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The proposed Rockwood Water, Sewer and Gas Board water and sewer rate increases are higher than first projected earlier this month.
Rockwood Water, Sewer and Gas Board will convene in a special-called meeting at 10 a.m. today, Monday, in Rockwood City Hall to consider a resolution recommending rate increases of 15 percent for water and 22.5 percent for sewer.
Both increases, if approved, will become effective Feb. 1.
A resolution to amend the utilities’ 2010-11 budget will also be discussed.
Rockwood Mayor James Watts said last week he thought the increase in water costs would be somewhere between 10-12 percent.
“We went back in and did some adjusting ... and felt like to be safe we had to go with the 15 percent,” Watts said. “Hopefully, doing 15 percent, we won’t have to review this rate increase over the next five years.”
Costs for sewer services will increase because those rates are based on 150 percent of water usage.
“On a minimum bill, it will increase it about $3.20 roughly,” Watts said.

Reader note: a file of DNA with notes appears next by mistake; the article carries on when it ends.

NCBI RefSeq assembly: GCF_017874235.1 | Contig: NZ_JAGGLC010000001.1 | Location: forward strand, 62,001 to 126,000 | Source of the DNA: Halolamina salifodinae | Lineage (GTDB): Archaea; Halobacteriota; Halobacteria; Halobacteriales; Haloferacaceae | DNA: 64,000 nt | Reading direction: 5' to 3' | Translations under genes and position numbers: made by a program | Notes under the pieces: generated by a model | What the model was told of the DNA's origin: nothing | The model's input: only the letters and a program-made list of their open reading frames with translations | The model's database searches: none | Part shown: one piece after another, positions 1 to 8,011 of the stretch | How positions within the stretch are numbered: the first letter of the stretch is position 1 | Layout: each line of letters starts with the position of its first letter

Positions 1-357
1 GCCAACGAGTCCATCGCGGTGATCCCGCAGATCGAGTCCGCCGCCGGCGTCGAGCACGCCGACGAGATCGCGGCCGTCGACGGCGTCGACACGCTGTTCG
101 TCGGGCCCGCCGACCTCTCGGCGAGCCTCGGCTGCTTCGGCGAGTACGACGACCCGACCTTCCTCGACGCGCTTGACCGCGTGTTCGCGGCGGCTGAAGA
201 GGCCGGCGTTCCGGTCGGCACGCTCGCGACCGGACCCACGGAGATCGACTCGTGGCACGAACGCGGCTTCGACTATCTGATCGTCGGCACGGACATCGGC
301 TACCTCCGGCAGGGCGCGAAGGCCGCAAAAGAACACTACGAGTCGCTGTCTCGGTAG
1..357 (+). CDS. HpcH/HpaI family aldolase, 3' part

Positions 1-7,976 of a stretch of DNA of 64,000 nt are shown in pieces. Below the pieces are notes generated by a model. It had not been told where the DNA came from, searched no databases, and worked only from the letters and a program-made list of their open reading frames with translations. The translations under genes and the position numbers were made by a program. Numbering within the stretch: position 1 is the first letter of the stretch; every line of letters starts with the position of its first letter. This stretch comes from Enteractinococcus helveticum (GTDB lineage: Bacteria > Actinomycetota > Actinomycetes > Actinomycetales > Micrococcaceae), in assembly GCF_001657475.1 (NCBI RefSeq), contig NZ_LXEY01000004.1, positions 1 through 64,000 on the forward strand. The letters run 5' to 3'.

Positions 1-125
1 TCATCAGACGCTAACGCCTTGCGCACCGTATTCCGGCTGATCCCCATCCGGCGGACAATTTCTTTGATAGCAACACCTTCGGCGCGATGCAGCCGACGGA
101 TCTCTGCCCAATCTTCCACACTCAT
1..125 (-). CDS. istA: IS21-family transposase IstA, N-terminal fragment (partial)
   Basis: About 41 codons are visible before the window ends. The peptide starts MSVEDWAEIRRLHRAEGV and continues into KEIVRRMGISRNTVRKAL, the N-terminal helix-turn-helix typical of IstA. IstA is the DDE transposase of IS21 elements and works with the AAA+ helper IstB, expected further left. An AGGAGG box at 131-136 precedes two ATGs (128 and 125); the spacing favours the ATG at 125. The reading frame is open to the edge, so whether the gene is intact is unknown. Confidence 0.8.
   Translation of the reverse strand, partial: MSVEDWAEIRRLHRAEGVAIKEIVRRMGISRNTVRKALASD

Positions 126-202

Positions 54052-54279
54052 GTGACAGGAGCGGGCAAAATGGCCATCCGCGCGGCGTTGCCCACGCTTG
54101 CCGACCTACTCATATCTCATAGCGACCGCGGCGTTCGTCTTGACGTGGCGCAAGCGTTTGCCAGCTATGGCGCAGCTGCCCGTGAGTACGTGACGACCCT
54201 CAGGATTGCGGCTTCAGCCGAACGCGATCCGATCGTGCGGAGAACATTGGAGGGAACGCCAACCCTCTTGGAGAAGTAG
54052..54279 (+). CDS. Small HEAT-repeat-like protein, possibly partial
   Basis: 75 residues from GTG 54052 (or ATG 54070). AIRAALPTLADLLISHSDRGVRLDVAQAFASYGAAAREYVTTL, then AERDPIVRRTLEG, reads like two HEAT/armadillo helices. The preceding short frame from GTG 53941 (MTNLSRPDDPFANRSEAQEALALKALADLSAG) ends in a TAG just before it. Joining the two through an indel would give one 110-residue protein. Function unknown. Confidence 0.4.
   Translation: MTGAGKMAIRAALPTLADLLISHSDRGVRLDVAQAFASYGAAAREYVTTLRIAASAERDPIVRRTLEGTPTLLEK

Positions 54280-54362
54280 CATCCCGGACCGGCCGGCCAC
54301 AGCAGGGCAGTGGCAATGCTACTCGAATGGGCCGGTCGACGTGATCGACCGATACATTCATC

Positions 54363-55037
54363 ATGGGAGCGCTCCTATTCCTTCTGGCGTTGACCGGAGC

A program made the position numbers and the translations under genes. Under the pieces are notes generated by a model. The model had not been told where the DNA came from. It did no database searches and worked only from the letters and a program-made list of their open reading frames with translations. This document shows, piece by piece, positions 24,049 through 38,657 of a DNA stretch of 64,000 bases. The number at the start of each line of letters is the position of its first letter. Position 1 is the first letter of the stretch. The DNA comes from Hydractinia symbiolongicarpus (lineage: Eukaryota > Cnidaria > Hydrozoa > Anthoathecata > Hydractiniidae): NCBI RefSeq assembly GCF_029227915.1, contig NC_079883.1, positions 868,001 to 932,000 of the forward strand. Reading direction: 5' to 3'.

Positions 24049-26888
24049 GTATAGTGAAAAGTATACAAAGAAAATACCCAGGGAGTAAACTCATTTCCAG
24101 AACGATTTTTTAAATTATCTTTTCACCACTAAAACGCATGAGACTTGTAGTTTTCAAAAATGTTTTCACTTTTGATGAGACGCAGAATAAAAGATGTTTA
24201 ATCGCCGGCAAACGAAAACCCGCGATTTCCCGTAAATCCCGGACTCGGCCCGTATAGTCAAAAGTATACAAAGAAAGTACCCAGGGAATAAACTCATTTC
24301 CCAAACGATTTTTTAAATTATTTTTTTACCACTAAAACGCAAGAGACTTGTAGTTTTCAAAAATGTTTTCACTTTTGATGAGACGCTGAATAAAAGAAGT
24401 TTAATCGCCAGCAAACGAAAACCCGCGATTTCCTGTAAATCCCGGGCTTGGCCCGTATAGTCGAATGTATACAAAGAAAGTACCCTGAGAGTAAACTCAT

The minimum bill for water and sewer is $21.33 and would go to $24.53, the mayor said.
The utilities are implementing cuts through staff attrition. There are no plans to hire an assistant manager, Watts said, and two other positions may be vacated in the future.
Immediately following today’s water board session, Rockwood City Council will convene to vote on the resolutions.
The utilities’ water department has operated with a deficit for some time, borrowing funds from gas operations to remain solvent.
Those gas loans have proven to be illegal, as Rockwood officials found out earlier this year. The state is requiring the water operations to reimburse the estimated $1.3 million in borrowed funds and to adjust rates and cut expenditures in the water and sewer departments to make them self-sufficient.
Watts, Rockwood City Attorney Elmer Rich, Rockwood City Recorder Jim Hines and utilities’ interim General Manager Ron Berry visited earlier this month with Dennis Dycus, director of the Tennessee Comptroller of the Treasury’s Municipal Audit.
Officials hoped for more time to pay back the interdepartmental loans, but the requirement to pay them back with interest in five years remains.
In a letter addressed to City Council members, Watts said Dycus advised the officials to raise revenues and cut expenses to make the utilities solvent.
The letter also said that Dycus recommended the reforming of a utility board separate from the council.
Watts said he wants to wait until everything has settled down before considering establishing a new board.